21 Plan Changes Prohibited on essential health benefits in 2014 plan year Essential health benefits determined according to state benchmark plan Annual limits eliminated Currently prohibited for children under age 19 Prohibited for everyone beginning with 2014 plan year Preexisting condition exclusions prohibited Must provide essential health benefits package Premium rating restrictions apply – limited to age, geographic location, family size and tobacco use Small group policies (non-GF plans)

22 Wellness Programs Changes Health-contingent wellness program reward limits increase in 2014 − Current limit: 20% of cost of coverage − General limit: 30% of cost of coverage − Tobacco program limit: 50% of cost of coverage Health contingent wellness programs divided into: − Activity-only programs − Outcome-based programs Nondiscrimination rules apply to health contingent programs (with slight differences) − Opportunity to qualify once/year − Must offer alternative means of qualifying − Outcome-based programs must offer reasonable alternative standard

23 Individual Mandate and Exchanges

24 Individual Mandate Rule for individuals: have health insurance coverage by 1/1/14 or else (pay a penalty) Penalty applies to taxpayers and their children who don’t have “minimum essential coverage” − Greater of dollar amount or % of income − Kids = half of adult penalty − Family penalty capped Annual penalty amounts − 2014 = $95 or 1% − 2015 = $325 or 2% − 2016 = $695 or 2.5%

25 Employer sponsored coverage Including COBRA and retiree coverage Individual coverage Government programs Medicare Medicaid Children’s Health Insurance Program (CHIP) coverage Some veterans’ health coverage TRICARE What is Minimum Essential Coverage?

26 Exemptions to the Mandate Available Exemptions o Low income or hardship* o Coverage is unaffordable (more than 8% of income) o Religious exemption o Incarcerated o Member of Indian tribe or health care sharing ministry o Not lawfully present o Short gap in coverage Exemptions claimed through Exchange or tax filing Individuals who lose exemption get special enrollment rights

27 Special Rule for Employees Eligible for Non-Calendar Year Plans Let employee elect employer coverage for Jan. 1 or leave employer plan to go to Exchange Optional, but plan must be amended (retroactive amendment ok) Extended to any employer with a non-calendar year cafeteria plan (not just large employers) Employers can amend Section 125 plan to allow mid-year election changes Employee will not be subject to penalties if they are not enrolled for plan year Relief available until the end of the 2013 plan year Relief for employees

28 American Health Benefits Exchange Public health insurance Exchange required by ACA Primarily online marketplace for purchasing health insurance (Qualified Health Plans) Run by state or federal government with consumer assistance from other entities For individuals and small employers (generally up to 50 employees)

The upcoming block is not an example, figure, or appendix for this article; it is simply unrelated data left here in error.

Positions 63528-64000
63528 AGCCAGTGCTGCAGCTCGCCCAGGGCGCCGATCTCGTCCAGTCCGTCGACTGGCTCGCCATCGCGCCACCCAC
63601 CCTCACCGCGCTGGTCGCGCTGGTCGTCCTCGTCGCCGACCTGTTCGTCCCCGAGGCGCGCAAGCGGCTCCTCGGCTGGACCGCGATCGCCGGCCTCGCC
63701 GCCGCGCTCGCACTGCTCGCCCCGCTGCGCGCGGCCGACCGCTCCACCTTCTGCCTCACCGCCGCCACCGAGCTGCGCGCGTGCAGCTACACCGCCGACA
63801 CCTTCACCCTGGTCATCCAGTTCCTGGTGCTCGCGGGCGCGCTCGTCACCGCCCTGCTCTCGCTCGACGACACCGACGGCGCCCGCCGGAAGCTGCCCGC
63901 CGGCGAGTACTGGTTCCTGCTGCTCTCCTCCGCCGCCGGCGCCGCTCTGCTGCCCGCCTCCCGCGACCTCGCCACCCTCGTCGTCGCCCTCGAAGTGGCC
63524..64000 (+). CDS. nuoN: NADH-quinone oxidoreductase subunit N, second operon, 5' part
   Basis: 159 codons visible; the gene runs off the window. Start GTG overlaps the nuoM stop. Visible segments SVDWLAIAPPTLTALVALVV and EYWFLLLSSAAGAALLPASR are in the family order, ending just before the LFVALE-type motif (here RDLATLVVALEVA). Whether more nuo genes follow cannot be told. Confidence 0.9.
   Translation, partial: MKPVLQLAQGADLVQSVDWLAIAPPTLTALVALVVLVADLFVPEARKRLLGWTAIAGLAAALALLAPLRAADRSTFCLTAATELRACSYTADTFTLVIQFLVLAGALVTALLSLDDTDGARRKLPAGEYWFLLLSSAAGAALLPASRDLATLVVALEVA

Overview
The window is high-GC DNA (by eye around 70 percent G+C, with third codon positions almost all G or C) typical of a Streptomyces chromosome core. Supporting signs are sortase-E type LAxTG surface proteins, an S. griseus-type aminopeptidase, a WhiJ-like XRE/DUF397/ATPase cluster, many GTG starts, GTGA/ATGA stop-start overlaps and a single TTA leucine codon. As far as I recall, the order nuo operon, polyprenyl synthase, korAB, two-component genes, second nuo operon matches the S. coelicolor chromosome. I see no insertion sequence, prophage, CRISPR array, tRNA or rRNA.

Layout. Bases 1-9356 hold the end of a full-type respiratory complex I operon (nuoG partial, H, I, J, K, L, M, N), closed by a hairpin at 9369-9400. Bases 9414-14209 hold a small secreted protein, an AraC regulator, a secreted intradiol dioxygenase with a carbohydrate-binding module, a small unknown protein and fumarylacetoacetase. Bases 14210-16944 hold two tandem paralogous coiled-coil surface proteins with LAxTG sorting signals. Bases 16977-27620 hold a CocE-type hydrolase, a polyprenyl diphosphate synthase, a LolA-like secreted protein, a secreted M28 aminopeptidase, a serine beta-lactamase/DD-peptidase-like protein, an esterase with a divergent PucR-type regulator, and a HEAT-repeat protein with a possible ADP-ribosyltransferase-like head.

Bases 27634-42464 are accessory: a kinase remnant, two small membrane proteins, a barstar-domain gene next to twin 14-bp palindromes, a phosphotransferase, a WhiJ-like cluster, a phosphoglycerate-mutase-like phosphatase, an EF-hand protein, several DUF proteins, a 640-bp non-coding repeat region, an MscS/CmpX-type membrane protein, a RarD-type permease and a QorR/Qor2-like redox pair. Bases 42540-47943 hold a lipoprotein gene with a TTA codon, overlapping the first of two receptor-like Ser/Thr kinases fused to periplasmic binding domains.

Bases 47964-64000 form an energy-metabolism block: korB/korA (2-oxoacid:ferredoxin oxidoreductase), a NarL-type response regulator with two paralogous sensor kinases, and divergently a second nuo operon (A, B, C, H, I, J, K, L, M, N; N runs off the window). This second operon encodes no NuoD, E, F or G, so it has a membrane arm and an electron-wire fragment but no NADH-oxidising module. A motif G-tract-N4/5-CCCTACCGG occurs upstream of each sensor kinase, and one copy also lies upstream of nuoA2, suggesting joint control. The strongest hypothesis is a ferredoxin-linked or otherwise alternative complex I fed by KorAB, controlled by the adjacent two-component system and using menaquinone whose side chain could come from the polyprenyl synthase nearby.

29 SHOP Exchange Small Business Health Option Program (SHOP) – Exchange for small employers Small employers can offer employees enrollment in a QHP through a SHOP − Can offer benefits through a cafeteria (Section 125) plan − Exchange sets contribution methods States can limit size to up to 50 employees 2016 States must increase size to up to 100 employees 2017 States can let any size employer participate

30

31 Employee-Choice Feature Delay Employers have the option to offer employees all QHPs at a certain level of coverage Employer chooses level of coverage and a contribution amount Employees choose the plan they want Employee-choice model: 2014 implementation optional for state Exchanges Most state Exchanges will offer employee choice in 2014 Employee choice model delayed until 2015 for FFE SHOPs Employers will have to choose a plan Employees won’t be able to choose from all plans right away Exchanges still planned to be operational

32 Qualified Health Plans Offered by an approved insurer Certified to meet Exchange requirements Offers essential health benefits Meets cost-sharing limitations Priced like plans outside the Exchange Provides bronze, silver, gold or platinum coverage (or catastrophic plan for young individuals) Apples to apples...

33 QHP Metal Levels 90% of benefit costs covered 80% of benefit costs covered 70% of benefit costs covered 60% of benefit costs covered

34 Exchange Eligibility Individuals Citizen or legal resident Not incarcerated Reside in state covered by Exchange (Not be enrolled in Medicare) Separate from subsidy eligibility rules Small Employers (SHOP Exchanges) Qualify as a small employer based on size Offer QHP coverage to at least all FT employees Use SHOP in primary office location or employee’s primary worksite location Most individuals can shop for Exchange coverage (even if eligible for employer coverage)

35 Exchange Enrollment Individuals Initial enrollment: Oct. 1, 2013-March 31, 2014 Must enroll by Dec. 15 for Jan. 1 coverage but: no penalties for anyone who enrolls during initial open enrollment period Annual open enrollment: Oct. 15-Dec. 7 Special enrollment for qualifying events Small Employers Can buy coverage for employees any time after Oct. 1, month plan year required Annual election periods apply Special enrollment for employees with qualifying events Restrictions apply to timing of enrollment to prevent adverse selection

36 Exchange Subsidies Provide assistance to low income individuals: 100%-400% of federal poverty level Not eligible for government programs that cover health care To help pay premiums or reduce cost-sharing Not available to individuals who are: Eligible for affordable, minimum value employer coverage or Enrolled in an employer plan

37 Employer Mandate (Delayed Until 2015)

38 Employer Shared Responsibility Rules (Pay or Play) No requirement to offer coverage Can get tax credits for providing coverage Small Employers (fewer than 50 FT/FTE employees) Must offer coverage to FT employees and dependents to avoid penalties Coverage must be affordable and provide minimum value Penalties delayed until 2015 Large Employers (50+ FT/FTE employees) Employer penalties triggered if any full-time employee receives subsidized coverage in an Exchange

39 Determining Large Employer Status for Pay or Play Penalties